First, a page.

Homily for the Twelfth Sunday in Ordinary Time, Year A 2020
Tiempo de lectura aprox: 2 minutos, 21 segundos
Do Not Be Afraid
Do not be afraid is the most common command in the Bible. Repeatedly God asked Abraham and the Israelites not to be afraid. He commanded them to listen to Him, to trust Him and to love Him with their all. In the Gospels, the Archangel Gabriel asked Mary not to be afraid. She had found favour with God. She will conceive and bear a Son who will be God with us. And in today’s Gospel (Matthew 10:26-33), Jesus asked his listeners, three times, not to be afraid.
Why this consistent command Do not be afraid? The answer seems to lie in what fear does to us. It distracts us from God, from His plans and purposes for us. Fear makes us close ourselves off to others. We become estranged and make for ourselves little bubbles, in which to hide, thinking they will protect us from our imagined woes. At a deeper level, fear corrupts us. It distorts our vision of the world. It puts us at odds with God, with His world, and worst of all with ourselves.
In Genesis 3, the devil used fear to get at our first parents and make them turn away from God. He made them imagine how horrible life would be if they continue to live on God’s terms. He presented to them a god that was heartless and a tyrant. And since fear had already distorted their perception, Adam and Eve could not recollect in whose image they were created. They could not remember the God who blessed them and gave them the garden as their possession.
Since then, fear seems to have had adverse effects on us. It leads us to sin. Sin,in the singular, according to Dom Henry Wansbrough OSB is the paradigm of all sin. It is the process of turning away from God and His commandments in pride and independence; thinking that we know better than God what is good for us.Does this strike a chord? Is it not what fear does to us? When we are afraid of dying, how often do we turn away from God and depend on ourselves?
These are the questions Jesus addresses in today’s Gospel reading. First, He addresses the question of fear of the unknown. There is that dark side, that uncertainty that grabs us, leaves us thinking what will become of us when things go a certain direction. We can easily become afraid of the damage that will be done. And this can make us desperate. Jesus’ answer to this question is whatever is hidden will be revealed. So do not be afraid. Wait and see what God will do.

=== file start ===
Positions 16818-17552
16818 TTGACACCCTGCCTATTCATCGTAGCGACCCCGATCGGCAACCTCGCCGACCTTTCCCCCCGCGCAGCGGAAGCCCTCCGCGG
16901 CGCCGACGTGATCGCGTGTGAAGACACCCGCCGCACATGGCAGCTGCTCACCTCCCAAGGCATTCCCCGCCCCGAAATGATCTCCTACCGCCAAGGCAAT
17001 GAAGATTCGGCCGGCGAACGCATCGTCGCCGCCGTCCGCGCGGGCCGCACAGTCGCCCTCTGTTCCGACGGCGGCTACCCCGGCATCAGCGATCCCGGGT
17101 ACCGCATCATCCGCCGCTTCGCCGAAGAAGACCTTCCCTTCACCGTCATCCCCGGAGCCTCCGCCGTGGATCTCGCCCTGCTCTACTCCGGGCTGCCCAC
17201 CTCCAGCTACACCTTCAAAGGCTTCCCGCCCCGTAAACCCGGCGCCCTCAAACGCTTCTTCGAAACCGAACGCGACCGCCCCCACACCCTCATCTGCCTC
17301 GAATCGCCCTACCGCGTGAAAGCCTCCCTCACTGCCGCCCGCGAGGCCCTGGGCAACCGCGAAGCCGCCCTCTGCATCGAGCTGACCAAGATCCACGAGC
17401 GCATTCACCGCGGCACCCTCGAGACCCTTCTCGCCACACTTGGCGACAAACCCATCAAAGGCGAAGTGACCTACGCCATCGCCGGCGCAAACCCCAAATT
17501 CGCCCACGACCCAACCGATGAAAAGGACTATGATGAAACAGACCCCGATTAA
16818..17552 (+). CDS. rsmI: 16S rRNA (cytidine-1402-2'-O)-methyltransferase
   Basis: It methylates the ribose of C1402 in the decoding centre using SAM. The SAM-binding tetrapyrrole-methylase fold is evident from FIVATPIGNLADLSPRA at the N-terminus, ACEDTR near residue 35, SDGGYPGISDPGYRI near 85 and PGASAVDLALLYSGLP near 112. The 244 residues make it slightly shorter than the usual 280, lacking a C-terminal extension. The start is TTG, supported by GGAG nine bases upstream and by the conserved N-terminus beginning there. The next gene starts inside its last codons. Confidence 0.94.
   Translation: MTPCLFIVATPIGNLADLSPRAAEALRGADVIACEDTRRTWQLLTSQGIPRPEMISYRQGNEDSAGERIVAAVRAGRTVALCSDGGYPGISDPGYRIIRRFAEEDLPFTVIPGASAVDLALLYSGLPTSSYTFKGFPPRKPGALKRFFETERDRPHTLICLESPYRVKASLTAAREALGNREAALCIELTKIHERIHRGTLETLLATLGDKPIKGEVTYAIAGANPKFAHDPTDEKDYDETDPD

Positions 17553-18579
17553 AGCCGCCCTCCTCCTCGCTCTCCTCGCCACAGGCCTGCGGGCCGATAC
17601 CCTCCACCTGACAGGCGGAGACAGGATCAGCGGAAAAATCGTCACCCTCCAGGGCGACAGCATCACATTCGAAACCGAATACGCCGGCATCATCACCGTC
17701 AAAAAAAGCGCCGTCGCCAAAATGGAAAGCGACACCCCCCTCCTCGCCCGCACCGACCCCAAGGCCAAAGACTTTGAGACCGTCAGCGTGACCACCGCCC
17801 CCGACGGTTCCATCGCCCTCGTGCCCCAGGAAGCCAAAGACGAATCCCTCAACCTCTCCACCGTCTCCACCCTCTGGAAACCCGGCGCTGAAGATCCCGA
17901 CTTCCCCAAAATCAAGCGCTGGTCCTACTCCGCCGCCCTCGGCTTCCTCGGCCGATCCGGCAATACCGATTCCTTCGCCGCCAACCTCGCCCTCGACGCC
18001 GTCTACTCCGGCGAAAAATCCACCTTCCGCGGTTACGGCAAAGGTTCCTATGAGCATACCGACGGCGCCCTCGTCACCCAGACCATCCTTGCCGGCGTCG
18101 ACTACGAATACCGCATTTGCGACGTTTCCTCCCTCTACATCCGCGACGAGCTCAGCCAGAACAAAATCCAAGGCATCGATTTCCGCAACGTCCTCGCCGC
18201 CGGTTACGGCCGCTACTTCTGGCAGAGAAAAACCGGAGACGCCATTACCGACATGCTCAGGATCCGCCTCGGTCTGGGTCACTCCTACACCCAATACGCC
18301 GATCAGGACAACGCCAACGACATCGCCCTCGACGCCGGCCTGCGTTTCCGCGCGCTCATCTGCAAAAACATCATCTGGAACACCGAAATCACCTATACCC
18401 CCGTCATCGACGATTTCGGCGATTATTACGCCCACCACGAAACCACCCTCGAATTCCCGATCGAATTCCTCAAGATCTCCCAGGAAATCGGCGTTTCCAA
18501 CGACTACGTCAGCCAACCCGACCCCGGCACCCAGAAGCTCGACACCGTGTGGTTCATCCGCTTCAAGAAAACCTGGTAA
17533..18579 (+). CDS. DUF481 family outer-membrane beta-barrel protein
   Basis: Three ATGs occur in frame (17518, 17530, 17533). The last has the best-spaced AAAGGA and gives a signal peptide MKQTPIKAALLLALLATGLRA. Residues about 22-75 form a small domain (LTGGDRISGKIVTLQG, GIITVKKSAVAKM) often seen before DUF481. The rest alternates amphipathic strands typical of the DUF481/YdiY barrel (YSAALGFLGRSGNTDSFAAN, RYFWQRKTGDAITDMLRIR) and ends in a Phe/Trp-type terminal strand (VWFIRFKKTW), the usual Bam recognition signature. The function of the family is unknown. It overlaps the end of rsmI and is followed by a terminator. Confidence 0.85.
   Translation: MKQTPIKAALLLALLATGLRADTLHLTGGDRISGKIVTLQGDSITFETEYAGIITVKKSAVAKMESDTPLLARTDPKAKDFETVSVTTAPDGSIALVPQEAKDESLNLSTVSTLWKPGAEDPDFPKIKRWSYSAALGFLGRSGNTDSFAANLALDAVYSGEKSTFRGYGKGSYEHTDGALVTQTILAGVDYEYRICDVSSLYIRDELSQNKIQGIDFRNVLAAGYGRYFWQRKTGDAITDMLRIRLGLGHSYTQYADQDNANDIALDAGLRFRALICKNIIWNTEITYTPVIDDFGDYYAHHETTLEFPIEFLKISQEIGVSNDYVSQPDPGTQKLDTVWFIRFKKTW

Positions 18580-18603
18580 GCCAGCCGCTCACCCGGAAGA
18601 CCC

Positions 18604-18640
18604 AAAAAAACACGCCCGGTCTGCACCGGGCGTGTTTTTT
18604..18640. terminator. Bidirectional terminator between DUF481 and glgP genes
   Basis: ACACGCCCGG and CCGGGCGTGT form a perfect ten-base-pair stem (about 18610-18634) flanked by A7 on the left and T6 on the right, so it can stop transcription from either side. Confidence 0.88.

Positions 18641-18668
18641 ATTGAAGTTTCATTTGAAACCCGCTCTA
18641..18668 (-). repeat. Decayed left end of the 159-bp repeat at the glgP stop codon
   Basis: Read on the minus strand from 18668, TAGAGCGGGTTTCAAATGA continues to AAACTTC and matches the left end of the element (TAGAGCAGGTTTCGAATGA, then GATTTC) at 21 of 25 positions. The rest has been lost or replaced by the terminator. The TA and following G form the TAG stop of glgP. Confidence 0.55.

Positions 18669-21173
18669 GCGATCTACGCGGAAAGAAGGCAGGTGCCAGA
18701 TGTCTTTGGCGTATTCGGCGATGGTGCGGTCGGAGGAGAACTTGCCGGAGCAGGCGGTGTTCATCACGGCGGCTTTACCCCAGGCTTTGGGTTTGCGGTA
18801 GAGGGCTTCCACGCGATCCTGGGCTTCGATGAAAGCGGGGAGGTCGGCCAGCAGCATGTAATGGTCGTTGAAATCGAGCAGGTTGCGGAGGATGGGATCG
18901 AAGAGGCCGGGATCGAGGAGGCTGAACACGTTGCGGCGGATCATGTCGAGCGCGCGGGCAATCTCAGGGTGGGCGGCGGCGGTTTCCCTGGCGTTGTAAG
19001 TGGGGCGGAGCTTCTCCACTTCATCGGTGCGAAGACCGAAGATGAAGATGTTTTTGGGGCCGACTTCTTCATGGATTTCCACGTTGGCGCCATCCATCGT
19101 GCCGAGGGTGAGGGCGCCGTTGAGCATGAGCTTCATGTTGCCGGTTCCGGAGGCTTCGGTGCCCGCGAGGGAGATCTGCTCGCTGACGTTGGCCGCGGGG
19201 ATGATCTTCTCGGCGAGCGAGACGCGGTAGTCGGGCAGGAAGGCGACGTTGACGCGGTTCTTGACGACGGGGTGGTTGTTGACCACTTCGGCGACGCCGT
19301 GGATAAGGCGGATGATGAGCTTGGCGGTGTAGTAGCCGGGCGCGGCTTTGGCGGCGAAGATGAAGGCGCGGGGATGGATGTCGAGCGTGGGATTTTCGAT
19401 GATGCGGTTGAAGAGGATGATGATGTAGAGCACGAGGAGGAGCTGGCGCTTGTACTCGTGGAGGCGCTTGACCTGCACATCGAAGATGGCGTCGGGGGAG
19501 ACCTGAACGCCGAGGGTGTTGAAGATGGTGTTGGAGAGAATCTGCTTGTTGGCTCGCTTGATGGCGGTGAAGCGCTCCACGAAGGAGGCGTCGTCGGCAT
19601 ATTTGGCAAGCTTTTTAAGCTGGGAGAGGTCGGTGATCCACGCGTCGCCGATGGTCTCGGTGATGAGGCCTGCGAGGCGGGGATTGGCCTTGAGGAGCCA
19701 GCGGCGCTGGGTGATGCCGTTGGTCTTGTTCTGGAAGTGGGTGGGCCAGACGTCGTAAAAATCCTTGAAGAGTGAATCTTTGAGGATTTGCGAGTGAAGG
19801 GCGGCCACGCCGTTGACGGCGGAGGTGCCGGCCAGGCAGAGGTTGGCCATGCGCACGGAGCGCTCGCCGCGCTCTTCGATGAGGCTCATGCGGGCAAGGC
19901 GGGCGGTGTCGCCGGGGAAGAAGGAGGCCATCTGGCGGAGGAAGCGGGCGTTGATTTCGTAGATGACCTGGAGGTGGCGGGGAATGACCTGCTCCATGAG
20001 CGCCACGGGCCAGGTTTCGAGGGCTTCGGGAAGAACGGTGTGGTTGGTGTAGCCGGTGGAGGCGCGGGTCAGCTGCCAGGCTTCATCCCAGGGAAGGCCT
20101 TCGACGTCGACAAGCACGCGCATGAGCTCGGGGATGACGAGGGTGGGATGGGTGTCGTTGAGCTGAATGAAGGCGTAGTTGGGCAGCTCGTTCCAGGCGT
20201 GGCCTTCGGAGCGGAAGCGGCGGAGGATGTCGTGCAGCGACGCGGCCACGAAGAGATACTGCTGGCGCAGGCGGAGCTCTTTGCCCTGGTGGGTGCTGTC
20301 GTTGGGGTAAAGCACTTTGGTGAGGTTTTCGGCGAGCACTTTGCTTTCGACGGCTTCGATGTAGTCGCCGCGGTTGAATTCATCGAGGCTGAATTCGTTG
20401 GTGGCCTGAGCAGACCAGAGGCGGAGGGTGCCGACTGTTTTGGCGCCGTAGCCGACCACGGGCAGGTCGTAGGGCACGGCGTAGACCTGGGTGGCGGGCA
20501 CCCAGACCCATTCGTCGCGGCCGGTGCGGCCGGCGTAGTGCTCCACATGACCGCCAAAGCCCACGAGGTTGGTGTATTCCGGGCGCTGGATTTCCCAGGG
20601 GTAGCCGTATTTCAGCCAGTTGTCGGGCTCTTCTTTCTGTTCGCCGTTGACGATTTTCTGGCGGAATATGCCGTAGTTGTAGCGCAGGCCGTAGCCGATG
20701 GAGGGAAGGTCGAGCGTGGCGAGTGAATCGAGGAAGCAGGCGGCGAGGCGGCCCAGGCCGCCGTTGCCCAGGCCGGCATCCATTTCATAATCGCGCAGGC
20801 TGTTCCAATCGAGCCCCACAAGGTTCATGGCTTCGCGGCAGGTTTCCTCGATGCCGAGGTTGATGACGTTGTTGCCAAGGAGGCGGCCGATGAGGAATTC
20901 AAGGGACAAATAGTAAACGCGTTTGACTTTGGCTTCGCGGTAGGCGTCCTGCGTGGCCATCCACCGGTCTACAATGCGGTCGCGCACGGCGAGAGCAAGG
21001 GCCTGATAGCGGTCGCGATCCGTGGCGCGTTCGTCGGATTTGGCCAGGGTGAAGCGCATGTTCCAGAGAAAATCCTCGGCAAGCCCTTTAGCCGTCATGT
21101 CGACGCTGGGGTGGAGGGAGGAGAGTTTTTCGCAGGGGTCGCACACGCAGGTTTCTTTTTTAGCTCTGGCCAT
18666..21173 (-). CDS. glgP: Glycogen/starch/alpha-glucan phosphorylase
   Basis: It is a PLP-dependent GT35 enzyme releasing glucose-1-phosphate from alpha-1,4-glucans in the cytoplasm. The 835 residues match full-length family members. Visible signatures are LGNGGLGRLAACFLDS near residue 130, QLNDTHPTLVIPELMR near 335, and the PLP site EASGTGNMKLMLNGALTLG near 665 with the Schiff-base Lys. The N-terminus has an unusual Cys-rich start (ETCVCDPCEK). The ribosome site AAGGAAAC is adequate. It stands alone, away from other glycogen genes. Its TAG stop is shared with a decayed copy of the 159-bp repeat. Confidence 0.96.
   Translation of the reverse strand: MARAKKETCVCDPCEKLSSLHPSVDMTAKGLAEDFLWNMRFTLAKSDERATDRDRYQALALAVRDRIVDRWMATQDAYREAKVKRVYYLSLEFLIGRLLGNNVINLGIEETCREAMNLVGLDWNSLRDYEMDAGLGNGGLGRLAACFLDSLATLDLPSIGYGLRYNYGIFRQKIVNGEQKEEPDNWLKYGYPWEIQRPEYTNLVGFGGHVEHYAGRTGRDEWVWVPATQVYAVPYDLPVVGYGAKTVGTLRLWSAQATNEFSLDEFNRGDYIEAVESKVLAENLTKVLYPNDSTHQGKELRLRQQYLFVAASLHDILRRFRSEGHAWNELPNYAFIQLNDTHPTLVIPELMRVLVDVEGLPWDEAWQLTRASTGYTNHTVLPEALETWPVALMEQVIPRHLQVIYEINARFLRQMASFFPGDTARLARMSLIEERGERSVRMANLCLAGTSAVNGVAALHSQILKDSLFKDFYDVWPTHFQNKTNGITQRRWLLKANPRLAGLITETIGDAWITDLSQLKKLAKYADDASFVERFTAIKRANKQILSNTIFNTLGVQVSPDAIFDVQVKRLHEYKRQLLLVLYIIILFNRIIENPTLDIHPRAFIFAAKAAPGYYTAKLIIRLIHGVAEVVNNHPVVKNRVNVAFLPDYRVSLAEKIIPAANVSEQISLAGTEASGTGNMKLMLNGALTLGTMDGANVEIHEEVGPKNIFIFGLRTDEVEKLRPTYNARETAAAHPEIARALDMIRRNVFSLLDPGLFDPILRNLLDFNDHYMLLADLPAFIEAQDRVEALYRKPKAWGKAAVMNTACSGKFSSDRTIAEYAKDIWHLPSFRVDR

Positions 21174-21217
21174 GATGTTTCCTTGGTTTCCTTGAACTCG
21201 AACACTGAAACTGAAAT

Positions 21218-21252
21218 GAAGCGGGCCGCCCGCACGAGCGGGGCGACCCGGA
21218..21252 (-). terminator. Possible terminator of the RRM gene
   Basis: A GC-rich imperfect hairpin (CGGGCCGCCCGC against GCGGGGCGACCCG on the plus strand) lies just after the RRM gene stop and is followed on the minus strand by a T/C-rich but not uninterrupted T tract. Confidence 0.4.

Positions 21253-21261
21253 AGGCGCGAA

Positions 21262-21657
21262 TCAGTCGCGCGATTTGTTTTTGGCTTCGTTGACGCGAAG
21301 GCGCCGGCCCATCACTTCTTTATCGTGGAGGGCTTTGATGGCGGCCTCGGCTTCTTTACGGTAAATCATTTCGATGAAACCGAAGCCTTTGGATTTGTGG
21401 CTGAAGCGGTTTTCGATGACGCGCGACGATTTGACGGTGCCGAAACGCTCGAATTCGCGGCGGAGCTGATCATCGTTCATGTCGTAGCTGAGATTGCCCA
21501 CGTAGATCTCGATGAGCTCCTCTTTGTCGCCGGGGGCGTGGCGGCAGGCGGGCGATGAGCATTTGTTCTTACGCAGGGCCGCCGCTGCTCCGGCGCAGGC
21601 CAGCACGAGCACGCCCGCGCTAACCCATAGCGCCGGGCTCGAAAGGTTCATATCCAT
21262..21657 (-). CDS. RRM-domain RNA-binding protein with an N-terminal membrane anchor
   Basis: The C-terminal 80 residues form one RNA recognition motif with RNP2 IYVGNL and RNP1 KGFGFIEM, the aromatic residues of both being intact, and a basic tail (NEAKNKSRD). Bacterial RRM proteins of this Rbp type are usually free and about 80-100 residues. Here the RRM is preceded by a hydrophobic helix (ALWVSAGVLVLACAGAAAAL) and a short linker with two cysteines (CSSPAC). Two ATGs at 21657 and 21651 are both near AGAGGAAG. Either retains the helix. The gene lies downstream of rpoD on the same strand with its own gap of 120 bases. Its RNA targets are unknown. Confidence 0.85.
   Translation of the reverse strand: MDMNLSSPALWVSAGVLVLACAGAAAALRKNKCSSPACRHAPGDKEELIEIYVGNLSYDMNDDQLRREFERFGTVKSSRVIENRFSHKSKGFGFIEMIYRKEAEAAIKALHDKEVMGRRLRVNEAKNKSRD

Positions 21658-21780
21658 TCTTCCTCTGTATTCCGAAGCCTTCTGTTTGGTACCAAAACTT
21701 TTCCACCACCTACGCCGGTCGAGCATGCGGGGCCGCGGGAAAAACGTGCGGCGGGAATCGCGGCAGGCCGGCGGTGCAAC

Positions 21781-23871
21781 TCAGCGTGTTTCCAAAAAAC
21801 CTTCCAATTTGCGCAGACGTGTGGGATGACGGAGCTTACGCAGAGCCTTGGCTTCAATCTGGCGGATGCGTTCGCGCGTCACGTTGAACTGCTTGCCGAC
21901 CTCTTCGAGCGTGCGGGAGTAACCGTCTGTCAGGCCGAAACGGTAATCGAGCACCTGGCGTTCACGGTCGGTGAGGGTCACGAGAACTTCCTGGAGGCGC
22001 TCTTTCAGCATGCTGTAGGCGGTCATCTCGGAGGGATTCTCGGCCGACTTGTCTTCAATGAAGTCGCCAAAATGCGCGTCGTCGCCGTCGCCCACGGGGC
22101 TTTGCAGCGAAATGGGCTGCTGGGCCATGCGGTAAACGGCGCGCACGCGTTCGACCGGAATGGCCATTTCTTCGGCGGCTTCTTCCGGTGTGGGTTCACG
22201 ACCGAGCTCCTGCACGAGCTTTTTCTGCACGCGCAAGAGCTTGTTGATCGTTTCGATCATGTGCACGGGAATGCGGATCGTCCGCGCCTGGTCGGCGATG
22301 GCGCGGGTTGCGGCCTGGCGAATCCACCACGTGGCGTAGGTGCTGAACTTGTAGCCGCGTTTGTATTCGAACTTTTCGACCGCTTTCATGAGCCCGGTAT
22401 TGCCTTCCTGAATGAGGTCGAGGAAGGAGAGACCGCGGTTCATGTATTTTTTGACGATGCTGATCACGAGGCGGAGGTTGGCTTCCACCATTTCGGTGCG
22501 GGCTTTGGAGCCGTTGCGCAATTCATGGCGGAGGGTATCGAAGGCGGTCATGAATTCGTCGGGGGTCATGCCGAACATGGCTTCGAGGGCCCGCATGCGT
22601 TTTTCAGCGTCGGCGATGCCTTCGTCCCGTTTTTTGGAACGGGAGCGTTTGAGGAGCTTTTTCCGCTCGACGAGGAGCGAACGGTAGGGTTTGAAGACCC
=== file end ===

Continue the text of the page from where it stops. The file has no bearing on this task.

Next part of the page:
Second, Jesus addresses the question of fear of death. We all know how scared we can be in the face of death. And imagine how we would react when we are threatened with the loss of our job. Or imagine who we would become when we realise, we will lose our home. That fear of loss, of grief can push us to go to extremes to protect what we treasure. Jesus’ answer to this fear is a call to a different kind of fear. It is a call for us to stand in awe at what God can do with us.
This fear is not the fear of God’s punishment nor of going to hell. It is the reverence of wonder that turns us towards God and makes us focus on what He is doing and can do for us. It is the fear that made the Blessed Virgin Mary to sing, ‘The Lord has done great things for me, Holy is His Name.’ And by honouring God’s name, Mary was re-membering, becoming again a member of God’s life-giving work. So, when Jesus said, fear God, He is saying worship God.
Finally, Jesus addresses the question of fear of worthlessness. Why is the celebrity cult the in-thing? There is that search for worth and for meaning. And this search comes with its own fear, the fear of rejection. The temptation then is to do whatever it takes to be accepted. But from newsflashes we know some celebrities end up trading their souls with the devil. Jesus’ answer to this fear is to point us to God in whom alone rests our worth. So do not be afraid. Listen to God and you will know your worth.
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